I don't think I'll ever forget this, because how many people can claim that they closed a major real estate transaction on the day the President of the United States put the United States in a state of national emergency? Literally, the day we are closing on the deal, the President's on TV saying we're entering a state of national emergency and, like a lot of people, you're in California, you have earthquakes, you have fires, there are all kinds of city and state emergencies, but I've never seen a national emergency before. So I didn't know what that meant, or what was going on. All I know, is that I closed a very large real estate transaction, by some standard, $18 million is pretty large, on the day that the president is on TV, basically saying the sky is falling. So that was very fun.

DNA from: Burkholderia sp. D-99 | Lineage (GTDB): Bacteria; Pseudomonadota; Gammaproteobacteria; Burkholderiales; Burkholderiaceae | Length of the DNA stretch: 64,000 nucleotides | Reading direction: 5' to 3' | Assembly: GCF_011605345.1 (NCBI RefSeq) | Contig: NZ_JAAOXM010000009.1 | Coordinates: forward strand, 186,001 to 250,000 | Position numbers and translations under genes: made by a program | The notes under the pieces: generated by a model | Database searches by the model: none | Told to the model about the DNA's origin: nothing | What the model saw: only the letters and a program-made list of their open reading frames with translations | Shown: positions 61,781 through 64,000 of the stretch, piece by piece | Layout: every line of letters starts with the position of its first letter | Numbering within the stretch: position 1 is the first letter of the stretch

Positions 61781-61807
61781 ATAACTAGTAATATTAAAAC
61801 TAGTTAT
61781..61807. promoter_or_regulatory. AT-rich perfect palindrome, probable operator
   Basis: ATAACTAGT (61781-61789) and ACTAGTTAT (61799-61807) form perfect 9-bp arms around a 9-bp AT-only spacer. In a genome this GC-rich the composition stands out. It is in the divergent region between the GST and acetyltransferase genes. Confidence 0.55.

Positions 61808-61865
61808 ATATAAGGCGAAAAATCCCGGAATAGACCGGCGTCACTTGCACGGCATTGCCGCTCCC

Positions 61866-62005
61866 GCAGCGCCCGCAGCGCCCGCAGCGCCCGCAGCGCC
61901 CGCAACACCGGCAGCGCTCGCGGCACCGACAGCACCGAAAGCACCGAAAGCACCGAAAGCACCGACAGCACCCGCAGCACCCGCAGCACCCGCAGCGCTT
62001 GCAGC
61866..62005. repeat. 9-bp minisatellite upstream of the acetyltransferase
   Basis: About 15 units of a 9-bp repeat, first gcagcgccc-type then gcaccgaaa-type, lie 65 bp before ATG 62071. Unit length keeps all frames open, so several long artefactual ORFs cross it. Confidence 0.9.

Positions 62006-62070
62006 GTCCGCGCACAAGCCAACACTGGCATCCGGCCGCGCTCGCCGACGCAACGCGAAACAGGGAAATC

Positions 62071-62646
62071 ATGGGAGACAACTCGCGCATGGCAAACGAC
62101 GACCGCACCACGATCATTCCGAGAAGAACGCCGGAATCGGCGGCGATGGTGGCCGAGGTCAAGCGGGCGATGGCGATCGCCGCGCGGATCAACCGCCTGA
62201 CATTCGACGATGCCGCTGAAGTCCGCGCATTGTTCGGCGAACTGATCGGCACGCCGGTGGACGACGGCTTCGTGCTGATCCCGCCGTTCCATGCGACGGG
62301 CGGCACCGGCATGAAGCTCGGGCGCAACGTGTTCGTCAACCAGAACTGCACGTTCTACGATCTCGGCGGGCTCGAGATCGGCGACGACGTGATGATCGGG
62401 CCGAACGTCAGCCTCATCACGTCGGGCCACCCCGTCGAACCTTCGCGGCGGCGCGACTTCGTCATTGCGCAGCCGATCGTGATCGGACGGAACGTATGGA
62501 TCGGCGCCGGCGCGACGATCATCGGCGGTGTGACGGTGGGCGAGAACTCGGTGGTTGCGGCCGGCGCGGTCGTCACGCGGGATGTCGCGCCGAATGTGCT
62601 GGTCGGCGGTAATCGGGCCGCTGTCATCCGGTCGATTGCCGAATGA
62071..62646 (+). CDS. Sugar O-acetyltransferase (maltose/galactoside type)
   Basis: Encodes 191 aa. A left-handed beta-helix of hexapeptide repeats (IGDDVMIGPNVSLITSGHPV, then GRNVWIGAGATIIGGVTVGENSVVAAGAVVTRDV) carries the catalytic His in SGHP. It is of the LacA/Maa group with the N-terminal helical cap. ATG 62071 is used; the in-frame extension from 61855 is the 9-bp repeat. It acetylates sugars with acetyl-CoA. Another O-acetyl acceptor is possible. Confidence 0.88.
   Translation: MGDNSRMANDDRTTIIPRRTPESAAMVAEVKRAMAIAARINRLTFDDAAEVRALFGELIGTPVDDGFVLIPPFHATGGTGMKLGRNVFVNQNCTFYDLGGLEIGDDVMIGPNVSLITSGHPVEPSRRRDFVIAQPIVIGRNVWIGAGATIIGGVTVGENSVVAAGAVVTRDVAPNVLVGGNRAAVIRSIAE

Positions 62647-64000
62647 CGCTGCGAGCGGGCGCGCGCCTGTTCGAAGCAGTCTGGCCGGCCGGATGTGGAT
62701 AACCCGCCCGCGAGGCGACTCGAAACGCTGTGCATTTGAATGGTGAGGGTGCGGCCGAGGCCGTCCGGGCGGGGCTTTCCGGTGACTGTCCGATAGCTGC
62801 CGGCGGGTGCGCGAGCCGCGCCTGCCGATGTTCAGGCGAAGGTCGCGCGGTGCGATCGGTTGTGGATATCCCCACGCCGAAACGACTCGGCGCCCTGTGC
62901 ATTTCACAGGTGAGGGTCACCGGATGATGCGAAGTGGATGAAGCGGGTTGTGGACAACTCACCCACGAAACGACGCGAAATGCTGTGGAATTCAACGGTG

I think the thing to understand is that because our construction was being done in phasing, we went ahead and figured out what our three targets were, what we needed at a minimum to close the deal in terms of investor equity. Then the second question was, what do we need to do phases one and two? And the next question was, what do we need to do all three phases? So we broke the project up into a few different metrics When you're doing a raise, people always focus on the ceiling, how much money you're going to raise. But the question that we asked ourselves was, what's the minimum amount of money that we can raise in order to not have the project be delayed? And so we came up with those three numbers. And coming off a successful raise for the assisted living project next door, we thought it was going to be very simple. We just closed another project about a month earlier and it was a bigger raise. But obviously, the world changed a lot in those 30-45 days. And we started to notice that even though we had the deal fully pledged, that about 30% of the people that had pledged, pulled out for various reasons. Whether it be fear of the unknown, whether it be, Hey, I was going to put my stock market gains into the deal and I no longer have stock market gains, those types of things. So there was a lot have different reasons and we were noticing a tremendous amount of attrition.